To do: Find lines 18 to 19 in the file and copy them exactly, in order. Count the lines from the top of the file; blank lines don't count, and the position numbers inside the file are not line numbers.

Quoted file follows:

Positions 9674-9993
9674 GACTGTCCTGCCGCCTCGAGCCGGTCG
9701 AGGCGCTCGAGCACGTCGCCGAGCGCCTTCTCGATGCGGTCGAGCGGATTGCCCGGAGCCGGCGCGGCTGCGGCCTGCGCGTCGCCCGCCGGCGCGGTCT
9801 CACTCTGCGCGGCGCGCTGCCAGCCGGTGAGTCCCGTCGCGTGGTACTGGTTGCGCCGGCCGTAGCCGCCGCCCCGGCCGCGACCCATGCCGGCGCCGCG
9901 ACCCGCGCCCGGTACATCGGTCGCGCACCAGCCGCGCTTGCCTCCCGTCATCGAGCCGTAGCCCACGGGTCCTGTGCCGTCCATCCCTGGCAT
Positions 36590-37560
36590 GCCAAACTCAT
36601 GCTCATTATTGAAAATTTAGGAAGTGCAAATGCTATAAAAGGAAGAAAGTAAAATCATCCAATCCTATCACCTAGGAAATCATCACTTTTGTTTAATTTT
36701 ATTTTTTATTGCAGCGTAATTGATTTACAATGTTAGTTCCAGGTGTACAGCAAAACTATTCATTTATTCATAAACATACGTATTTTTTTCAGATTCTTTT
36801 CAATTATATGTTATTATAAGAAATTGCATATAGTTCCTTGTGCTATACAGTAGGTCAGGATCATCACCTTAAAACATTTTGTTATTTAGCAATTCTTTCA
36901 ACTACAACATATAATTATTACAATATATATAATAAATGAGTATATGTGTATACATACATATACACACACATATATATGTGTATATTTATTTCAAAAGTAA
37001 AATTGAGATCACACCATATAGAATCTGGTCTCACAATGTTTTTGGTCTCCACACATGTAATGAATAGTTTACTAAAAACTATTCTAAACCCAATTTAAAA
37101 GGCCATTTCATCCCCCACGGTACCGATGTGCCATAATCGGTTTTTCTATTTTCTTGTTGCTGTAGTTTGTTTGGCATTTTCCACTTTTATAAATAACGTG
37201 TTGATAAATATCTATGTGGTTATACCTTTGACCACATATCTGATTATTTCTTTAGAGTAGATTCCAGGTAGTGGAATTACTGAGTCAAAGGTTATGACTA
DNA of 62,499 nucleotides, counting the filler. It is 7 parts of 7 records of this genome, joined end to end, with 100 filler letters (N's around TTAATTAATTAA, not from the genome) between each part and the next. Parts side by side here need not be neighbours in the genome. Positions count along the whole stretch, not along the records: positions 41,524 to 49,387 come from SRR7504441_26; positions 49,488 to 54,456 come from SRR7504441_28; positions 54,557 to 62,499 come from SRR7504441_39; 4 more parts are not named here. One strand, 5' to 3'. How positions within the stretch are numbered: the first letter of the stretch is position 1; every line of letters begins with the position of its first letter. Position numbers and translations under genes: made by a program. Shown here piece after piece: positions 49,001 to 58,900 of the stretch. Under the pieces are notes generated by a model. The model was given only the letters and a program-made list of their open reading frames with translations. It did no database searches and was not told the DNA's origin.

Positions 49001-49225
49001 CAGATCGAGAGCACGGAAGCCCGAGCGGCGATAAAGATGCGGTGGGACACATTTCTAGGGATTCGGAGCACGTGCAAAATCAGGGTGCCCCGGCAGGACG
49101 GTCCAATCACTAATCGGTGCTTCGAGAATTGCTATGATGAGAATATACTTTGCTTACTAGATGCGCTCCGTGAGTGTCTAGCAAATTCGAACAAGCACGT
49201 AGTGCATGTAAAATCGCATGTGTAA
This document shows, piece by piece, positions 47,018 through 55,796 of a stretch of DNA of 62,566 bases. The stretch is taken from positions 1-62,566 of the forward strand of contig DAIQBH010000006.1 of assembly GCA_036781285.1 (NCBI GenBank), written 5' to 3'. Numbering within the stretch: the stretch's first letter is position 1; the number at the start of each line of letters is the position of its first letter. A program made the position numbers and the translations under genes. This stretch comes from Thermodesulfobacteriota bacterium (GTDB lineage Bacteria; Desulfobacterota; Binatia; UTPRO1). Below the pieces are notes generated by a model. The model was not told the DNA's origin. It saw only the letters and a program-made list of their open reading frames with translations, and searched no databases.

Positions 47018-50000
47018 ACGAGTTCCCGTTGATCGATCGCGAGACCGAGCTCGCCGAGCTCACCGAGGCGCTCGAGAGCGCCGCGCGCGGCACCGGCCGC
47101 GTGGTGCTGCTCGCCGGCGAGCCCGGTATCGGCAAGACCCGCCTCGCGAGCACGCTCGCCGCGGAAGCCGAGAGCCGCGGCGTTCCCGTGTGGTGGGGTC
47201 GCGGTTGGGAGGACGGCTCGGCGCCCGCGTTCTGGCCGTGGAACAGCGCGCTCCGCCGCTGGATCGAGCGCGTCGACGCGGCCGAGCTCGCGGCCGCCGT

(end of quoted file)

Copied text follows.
49101 GTCCAATCACTAATCGGTGCTTCGAGAATTGCTATGATGAGAATATACTTTGCTTACTAGATGCGCTCCGTGAGTGTCTAGCAAATTCGAACAAGCACGT
49201 AGTGCATGTAAAATCGCATGTGTAA